CCL25 and CCL28 promote alpha4 beta7-integrin-dependent adhesion of lymphocytes to MAdCAM-1 under shear flow.
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Colleges, School and Institutes
Inflammatory bowel disease is characterized by the recruitment of lymphocytes to the gut via mucosal vessels. Chemokines are believed to trigger alpha(4)beta(1)- and alpha(4)beta(7)-integrin-mediated adhesion to vascular cell adhesion molecule-1 (VCAM-1) and mucosal addressin cell adhesion molecule-1 (MAdCAM-1) on mucosal vessels, although the contribution of each pathway and the chemokines involved are not well characterized. These interactions occur under conditions of hemodynamic shear, which is critical in determining how lymphocytes integrate chemokine signals to promote transmigration. To define the role of specific chemokines in mediating lymphocyte adhesion to VCAM-1 and MAdCAM-1, we studied the ability of immobilized chemokines to activate adhesion of human lymphocytes in a flow-based adhesion assay. Adhesion to immobilized MAdCAM-1 was alpha(4)beta(7) dependent, with no contribution from alpha(4)beta(1), whereas alpha(4)beta(1) mediated rolling and static adhesion on VCAM-1. Immobilized CC-chemokine ligand (CCL) 25 and CCL28 were both able to trigger alpha(4)beta(7)-dependent lymphocyte arrest on MAdCAM-1 under shear, highlighting a potential role for these chemokines in the arrest of lymphocytes on postcapillary venules in the gut. Neither had any effect on adhesion to VCAM-1, suggesting that they selectively trigger alpha(4)beta(7)-mediated adhesion. Immobilized CCL21, CCL25, CCL28, and CXC-chemokine ligand (CXCL) 12 all converted rolling adhesion to static arrest on MAdCAM-1 by activating lymphocyte integrins, but only CCL21 and CXCL12 also triggered a motile phenotype characterized by lamelipodia and uropod formation. Thus alpha(4)beta(1)/VCAM-1 and alpha(4)beta(7)/MAdCAM-1 operate independently to support lymphocyte adhesion from flow, and chemokines may act in concert with one chemokine triggering integrin-mediated arrest and a second chemokine promoting motility and transendothelial migration.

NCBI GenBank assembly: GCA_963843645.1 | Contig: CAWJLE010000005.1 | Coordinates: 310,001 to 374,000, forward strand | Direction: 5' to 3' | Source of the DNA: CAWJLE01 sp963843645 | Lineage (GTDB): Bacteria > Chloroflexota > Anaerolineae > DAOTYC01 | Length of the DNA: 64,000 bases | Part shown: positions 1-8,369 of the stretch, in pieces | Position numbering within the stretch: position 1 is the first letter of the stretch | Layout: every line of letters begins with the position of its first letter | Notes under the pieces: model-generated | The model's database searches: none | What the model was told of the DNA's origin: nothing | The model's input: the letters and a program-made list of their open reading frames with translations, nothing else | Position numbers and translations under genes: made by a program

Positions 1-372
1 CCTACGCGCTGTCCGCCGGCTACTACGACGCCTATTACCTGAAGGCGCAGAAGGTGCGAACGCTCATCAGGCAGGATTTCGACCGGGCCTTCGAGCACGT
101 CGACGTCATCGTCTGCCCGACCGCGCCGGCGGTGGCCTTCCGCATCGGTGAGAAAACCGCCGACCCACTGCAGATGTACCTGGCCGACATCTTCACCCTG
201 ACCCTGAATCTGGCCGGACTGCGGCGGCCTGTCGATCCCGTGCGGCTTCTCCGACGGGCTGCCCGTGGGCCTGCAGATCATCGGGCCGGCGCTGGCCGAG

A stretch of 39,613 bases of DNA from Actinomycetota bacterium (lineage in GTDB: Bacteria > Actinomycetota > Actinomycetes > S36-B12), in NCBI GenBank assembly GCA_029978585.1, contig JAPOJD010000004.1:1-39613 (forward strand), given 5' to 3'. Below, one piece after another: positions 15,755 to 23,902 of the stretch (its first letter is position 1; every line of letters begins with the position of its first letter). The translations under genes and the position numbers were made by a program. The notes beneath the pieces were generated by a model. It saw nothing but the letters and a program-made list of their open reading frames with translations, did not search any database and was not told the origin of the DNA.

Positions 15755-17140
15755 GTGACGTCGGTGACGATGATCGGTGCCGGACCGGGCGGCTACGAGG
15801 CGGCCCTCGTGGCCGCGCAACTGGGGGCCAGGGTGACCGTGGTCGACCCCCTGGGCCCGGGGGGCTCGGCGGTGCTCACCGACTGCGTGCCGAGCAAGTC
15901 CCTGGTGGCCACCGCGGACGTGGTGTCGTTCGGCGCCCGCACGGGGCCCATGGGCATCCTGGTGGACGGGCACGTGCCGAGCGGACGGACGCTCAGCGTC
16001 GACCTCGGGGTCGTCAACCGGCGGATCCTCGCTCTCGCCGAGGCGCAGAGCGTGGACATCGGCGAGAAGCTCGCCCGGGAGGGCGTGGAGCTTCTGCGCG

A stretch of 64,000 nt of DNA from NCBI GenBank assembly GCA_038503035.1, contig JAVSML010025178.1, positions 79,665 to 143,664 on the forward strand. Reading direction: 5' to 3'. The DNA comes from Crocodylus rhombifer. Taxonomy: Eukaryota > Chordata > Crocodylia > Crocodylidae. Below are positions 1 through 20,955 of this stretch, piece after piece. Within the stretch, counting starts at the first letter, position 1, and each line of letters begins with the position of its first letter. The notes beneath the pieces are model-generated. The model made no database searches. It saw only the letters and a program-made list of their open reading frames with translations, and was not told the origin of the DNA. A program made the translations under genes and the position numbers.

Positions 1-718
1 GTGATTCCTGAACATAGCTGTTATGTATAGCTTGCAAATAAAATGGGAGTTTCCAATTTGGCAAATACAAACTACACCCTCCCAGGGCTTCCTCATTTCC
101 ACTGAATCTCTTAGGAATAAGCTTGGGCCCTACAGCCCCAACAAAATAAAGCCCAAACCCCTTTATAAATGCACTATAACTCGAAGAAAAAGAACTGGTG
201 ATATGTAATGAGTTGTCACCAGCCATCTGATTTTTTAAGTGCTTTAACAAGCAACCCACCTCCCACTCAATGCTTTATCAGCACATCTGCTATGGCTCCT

|Journal||American journal of physiology. Gastrointestinal and liver physiology|
|Publication status||Published - 1 May 2008|
- mucosal immunity, inflammatory bowel disease, T cells, integrins, chemokines